6. Finally- remember it doesn't always get worse.  There will be good days and bad days, uphills and downhills, sickness and health.  What do you need to do NOW to get going again.  Maybe it's a day off, or a massage, or dinner with your spouse.  Maybe it's just taking care of yourself by exercising and eating well, or watching a movie that will make you laugh.  What will it take to get you moving and feeling well again?  You always have options.

When I was running the Western States 100, a recurring thought kept popping into my head:  "Just keep doing what you're doing and you will make it to the finish."  As I try to rebuild my business for the 3rd time, train for a race in the Texas heat, and keep those dear to me close; that is my mantra.
With love, passion and relentless forward motion- I will keep showing up.   I will keep doing what I'm doing.
I'll slow down and walk if I need to or crawl if I have to, but one thing I know for sure- the "bonk" doesn't mean the race is over.  It probably means I need to give myself a bit of love and grace.

Sunday, July 21, 2019

Where the F**K am I?

"Go confidently in the direction of your dreams!  Live the life you've imagined."
Henry David Thoreau 

It's every trail runner's nightmare.
You're in the zone, dodging rocks and roots, flying on the downhill, feeling free and confident; when you realize you haven't seen a trail marker in a while.  You panic......what the hell?  Should I keep going a little further to see if there is a marker coming up soon?  Should I go back to the marker I saw about 20 min ago?  You stop and think....and realize that the only way to get back on track is to head back the way you came.

Dammit.  The whole 2 miles back, you curse yourself.  There goes your opportunity for hitting your race goal.  Three people passed you while you thought you were killing it!  Now you have to put in the extra mileage when your legs already feel like lead, and you curse the dumb ass race director because it must be their fault for such shitty trail marking. You walk for a while,  head down and wallowing in self pity, until you see that trail marker and realize.... it was all you!
It was your mistake.  You're the dumb ass.

I feel like I've been missing the trail marker, and getting lost in my professional life lately.   Am I even on the right freaking path?  Did I make a wrong turn back where the two roads diverged?  Does the trail have to be filled with so many ankle breaking rocks and roots? Why won't anyone help me?  And for God's sake, it's as hot as hell out here!

But going back to my trail roots, I realize that in these times  I have to go back a few miles and remember why I started this journey in the first place.  My life is my choice.  I can choose to use the extra mileage to make me stronger, or I can give up.  It really is as simple as that.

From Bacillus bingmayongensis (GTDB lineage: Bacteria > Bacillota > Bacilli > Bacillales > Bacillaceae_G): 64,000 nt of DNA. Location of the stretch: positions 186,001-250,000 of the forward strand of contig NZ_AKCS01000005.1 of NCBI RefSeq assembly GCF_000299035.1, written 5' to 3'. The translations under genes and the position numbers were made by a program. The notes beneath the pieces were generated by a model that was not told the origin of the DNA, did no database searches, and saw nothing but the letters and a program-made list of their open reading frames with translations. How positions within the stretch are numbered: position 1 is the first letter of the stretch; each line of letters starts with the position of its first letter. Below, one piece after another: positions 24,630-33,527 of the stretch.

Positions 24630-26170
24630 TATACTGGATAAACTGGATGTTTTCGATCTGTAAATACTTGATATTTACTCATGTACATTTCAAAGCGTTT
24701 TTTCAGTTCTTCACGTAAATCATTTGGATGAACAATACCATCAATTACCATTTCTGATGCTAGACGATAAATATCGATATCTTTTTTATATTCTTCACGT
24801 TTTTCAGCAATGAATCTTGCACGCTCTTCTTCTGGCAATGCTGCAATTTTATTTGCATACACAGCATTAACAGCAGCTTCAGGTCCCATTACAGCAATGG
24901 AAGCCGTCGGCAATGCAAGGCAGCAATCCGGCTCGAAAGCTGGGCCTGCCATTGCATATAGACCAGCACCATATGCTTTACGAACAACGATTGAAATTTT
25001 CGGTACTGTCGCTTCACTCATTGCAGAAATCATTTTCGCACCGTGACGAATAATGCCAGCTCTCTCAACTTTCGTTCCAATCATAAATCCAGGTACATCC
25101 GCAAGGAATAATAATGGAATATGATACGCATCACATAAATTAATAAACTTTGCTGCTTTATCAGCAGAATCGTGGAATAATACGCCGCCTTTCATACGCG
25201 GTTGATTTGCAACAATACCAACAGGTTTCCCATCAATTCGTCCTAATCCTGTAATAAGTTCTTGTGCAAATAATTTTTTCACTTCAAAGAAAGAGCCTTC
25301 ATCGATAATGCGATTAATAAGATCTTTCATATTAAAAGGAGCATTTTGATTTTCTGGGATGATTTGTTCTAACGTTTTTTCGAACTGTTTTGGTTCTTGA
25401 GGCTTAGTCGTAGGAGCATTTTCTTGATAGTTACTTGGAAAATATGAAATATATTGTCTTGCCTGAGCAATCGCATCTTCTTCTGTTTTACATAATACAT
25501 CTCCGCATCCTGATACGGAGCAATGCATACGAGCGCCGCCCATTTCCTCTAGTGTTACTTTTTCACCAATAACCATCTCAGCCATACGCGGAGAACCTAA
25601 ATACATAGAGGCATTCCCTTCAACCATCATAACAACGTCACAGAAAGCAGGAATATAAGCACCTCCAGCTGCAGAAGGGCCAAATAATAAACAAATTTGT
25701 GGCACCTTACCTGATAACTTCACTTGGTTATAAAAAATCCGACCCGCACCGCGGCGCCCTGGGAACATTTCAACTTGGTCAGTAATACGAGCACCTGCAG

I am the only dumb ass.

When I reluctantly go  back and find the trail markers, I realize that  hey- I was mostly on the right path, I just missed the subtle turn because I wasn't thinking clearly.
I can get back on the right path.  I can still finish the race.

The race is put before me.  The goal is clear.
Put in the mileage and get it done girl........

Sunday, June 16, 2019

Why I had to take a break from running ....(it's probably not for the reasons you think)

Knee surgery was the perfect alibi....

You know, they went in and scraped out some damaged shit out of my knee, put me on crutches, and sent me on my way with the promise of being able to run again in 4 months.  
Here I am a year and a half later, finally running a consistent 20 miles a week.   

"I don't want to get back in to soon." 
"I don't want to hurt myself again." 
"Can you get me the ice pack? I think my knee is swollen."  

But here's the truth.  
When I was running ultra distances....I was running away.  
Away from mistakes, away from grief, away from bullshit...away....away....
And it worked- for a while. 
But soon every time I ran, I began associating running with the three big d's:  Death, Divorce and Deception.  

Every run became a deja vu of memories and thoughts so self deprecating that my body finally decided to go along for the ride by presenting one injury after another.  First it was my ankle, next my knee, until my spirit was literally devastated and beaten.

My dad used to say, "time heals all wounds."  
Time, and amazing people, and a little bit of forgiveness and grace has allowed my body and spirit to heal.